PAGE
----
Early in the semester I had researched Technological Determinism and discussed the interaction between culture and technology. Whilst it was a short five minute presentation for my class Histories and Technology, the introduction to this speech- I feel- is extremely relevant when setting up the discussion of Potts Murphie and his look on theoretical frameworks. So here’s a little opening paragraph and thought train for you:
When considering Technological Determinism, two things arise, does technology drive history and if so, is the causal efficacy perceptive or absolute? Whilst the crucial historical question seems to be embedded within our culture, Marx & Smith (1994) presents the tension between technical ingenuity as a ’typified’ subject, placing ‘the machine’ as a surrogate to the events and social consequences that become ‘far-reaching, cumulative, mutually reinforcing, and irreversible.’ In contrast to this, Tenner (1997) addresses events caused by technological development as ‘unintended consequences’, challenging advances critically as ‘revenge effects’ that work by rewiring our modern sciences, entertainment and reality. These thoughts suggest one of two things as addressed by Marx & Smith (1994); that ‘the central force in the modern world’ is either a ‘soft view’- that being technology drives social change- or a ‘hard view’ – where technological development is an autonomous force to which Raymond Williams (2010) reflected.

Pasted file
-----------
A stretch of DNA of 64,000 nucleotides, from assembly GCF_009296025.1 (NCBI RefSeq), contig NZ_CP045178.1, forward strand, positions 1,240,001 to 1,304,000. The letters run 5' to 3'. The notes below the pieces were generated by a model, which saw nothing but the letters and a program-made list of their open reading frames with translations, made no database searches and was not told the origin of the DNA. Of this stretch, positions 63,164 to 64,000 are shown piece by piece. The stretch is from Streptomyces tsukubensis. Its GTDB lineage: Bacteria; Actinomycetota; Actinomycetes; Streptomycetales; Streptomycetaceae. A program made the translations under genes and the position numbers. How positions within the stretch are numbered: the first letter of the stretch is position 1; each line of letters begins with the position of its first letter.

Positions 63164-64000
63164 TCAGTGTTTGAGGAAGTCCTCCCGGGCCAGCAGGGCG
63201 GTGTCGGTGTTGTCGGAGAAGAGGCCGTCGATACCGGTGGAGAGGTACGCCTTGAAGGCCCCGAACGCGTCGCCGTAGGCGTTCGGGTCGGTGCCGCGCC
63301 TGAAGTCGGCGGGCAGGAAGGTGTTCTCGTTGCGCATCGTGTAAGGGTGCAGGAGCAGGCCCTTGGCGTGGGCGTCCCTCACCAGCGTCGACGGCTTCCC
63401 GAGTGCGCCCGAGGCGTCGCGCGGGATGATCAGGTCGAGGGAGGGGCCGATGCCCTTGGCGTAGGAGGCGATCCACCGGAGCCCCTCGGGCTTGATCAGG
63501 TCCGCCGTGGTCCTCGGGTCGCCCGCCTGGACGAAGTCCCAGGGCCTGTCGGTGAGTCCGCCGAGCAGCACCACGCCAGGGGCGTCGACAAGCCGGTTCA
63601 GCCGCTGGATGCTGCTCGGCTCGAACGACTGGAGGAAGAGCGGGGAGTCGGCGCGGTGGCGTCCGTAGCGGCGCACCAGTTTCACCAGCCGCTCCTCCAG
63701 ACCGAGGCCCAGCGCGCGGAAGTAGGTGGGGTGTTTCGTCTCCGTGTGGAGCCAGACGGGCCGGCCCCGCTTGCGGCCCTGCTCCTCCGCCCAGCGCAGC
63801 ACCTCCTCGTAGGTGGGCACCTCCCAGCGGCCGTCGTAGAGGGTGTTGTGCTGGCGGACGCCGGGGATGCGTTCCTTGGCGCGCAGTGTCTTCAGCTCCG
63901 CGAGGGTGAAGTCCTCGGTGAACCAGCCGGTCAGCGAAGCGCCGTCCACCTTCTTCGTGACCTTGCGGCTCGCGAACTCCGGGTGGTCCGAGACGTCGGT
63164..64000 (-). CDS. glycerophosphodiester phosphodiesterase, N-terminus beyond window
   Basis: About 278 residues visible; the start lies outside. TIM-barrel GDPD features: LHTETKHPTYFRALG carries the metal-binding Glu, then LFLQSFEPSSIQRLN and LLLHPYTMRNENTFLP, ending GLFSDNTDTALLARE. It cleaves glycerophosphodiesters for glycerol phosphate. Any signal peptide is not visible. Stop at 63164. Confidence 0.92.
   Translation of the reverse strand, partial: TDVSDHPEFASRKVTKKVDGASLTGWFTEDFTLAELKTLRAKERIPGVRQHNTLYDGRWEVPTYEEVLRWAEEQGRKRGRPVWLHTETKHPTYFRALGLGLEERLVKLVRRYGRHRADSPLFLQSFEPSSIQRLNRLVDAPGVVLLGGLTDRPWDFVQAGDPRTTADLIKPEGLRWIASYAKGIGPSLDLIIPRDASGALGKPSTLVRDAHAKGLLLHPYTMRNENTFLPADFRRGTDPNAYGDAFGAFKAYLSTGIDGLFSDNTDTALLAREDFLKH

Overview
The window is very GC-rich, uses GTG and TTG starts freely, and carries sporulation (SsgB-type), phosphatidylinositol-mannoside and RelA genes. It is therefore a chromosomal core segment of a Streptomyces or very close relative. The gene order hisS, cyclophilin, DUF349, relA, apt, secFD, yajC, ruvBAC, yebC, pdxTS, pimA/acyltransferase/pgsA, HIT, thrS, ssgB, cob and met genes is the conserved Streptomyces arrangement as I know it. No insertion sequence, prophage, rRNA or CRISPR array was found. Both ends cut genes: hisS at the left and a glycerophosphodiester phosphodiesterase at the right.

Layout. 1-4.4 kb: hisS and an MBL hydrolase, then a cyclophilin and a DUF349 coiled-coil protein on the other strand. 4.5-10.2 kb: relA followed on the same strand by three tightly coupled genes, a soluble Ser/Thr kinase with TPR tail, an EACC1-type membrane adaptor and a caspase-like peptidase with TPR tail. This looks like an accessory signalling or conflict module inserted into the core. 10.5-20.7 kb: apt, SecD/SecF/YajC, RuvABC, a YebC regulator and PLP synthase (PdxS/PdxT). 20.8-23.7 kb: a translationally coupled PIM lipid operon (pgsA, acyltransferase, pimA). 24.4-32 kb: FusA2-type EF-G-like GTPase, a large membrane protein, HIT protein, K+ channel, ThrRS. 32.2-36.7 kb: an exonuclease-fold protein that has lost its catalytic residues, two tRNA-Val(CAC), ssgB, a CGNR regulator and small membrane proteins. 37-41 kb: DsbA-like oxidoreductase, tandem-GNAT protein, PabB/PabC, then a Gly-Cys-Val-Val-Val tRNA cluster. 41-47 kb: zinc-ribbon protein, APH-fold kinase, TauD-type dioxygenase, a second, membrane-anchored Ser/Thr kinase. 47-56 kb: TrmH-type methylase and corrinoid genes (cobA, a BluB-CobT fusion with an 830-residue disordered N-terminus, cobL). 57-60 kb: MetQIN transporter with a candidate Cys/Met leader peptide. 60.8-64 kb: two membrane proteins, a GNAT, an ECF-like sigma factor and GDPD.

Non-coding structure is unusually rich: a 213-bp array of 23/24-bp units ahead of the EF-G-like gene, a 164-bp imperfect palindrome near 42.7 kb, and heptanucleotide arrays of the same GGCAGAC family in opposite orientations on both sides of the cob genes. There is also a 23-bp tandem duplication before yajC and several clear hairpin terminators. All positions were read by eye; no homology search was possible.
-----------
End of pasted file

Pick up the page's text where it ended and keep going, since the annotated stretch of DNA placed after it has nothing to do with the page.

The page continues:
Bouncing these ideas to Murphie, the reading also realises the multiple opinions and viewpoints surrounding technology and the cultural effects it networks. If anything, these explorations are a way of understanding how or why technology develops in the multiple contexts of culture, rather than pinpointing a singular truth. While there may be ramifications of each theories, each possess a unique kind of usefulness to which can be applied for Network Media to deepen intentions, contexts and of course, relationships.